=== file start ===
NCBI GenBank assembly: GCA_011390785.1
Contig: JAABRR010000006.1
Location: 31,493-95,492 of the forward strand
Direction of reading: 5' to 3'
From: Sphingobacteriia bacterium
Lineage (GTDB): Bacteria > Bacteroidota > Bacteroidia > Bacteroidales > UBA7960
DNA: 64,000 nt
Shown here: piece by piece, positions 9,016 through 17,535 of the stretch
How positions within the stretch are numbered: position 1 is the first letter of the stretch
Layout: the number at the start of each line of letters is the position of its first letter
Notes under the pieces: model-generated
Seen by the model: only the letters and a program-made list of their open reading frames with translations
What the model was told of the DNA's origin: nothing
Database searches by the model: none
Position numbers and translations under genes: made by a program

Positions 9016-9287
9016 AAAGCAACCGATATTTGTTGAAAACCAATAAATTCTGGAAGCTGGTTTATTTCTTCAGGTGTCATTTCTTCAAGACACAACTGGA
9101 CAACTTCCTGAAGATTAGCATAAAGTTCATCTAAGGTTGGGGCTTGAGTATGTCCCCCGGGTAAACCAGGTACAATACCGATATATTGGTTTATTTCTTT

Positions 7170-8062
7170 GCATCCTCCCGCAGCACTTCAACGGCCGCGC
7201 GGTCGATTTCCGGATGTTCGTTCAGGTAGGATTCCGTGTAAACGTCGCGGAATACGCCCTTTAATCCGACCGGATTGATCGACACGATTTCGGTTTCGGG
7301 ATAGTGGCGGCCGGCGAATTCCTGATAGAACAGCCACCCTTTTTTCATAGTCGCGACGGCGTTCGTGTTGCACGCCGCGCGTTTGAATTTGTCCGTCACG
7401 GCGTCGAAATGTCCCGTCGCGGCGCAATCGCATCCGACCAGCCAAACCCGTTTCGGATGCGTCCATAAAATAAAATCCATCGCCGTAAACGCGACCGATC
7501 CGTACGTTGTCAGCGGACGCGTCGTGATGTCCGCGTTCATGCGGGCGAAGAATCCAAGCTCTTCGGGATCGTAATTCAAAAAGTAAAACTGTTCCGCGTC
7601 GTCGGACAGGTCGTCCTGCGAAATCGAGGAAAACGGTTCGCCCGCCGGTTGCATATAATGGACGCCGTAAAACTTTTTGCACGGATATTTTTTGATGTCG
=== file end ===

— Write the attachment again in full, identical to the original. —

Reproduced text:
NCBI GenBank assembly: GCA_011390785.1
Contig: JAABRR010000006.1
Location: 31,493-95,492 of the forward strand
Direction of reading: 5' to 3'
From: Sphingobacteriia bacterium
Lineage (GTDB): Bacteria > Bacteroidota > Bacteroidia > Bacteroidales > UBA7960
DNA: 64,000 nt
Shown here: piece by piece, positions 9,016 through 17,535 of the stretch
How positions within the stretch are numbered: position 1 is the first letter of the stretch
Layout: the number at the start of each line of letters is the position of its first letter
Notes under the pieces: model-generated
Seen by the model: only the letters and a program-made list of their open reading frames with translations
What the model was told of the DNA's origin: nothing
Database searches by the model: none
Position numbers and translations under genes: made by a program

Positions 9016-9287
9016 AAAGCAACCGATATTTGTTGAAAACCAATAAATTCTGGAAGCTGGTTTATTTCTTCAGGTGTCATTTCTTCAAGACACAACTGGA
9101 CAACTTCCTGAAGATTAGCATAAAGTTCATCTAAGGTTGGGGCTTGAGTATGTCCCCCGGGTAAACCAGGTACAATACCGATATATTGGTTTATTTCTTT

Positions 7170-8062
7170 GCATCCTCCCGCAGCACTTCAACGGCCGCGC
7201 GGTCGATTTCCGGATGTTCGTTCAGGTAGGATTCCGTGTAAACGTCGCGGAATACGCCCTTTAATCCGACCGGATTGATCGACACGATTTCGGTTTCGGG
7301 ATAGTGGCGGCCGGCGAATTCCTGATAGAACAGCCACCCTTTTTTCATAGTCGCGACGGCGTTCGTGTTGCACGCCGCGCGTTTGAATTTGTCCGTCACG
7401 GCGTCGAAATGTCCCGTCGCGGCGCAATCGCATCCGACCAGCCAAACCCGTTTCGGATGCGTCCATAAAATAAAATCCATCGCCGTAAACGCGACCGATC
7501 CGTACGTTGTCAGCGGACGCGTCGTGATGTCCGCGTTCATGCGGGCGAAGAATCCAAGCTCTTCGGGATCGTAATTCAAAAAGTAAAACTGTTCCGCGTC
7601 GTCGGACAGGTCGTCCTGCGAAATCGAGGAAAACGGTTCGCCCGCCGGTTGCATATAATGGACGCCGTAAAACTTTTTGCACGGATATTTTTTGATGTCG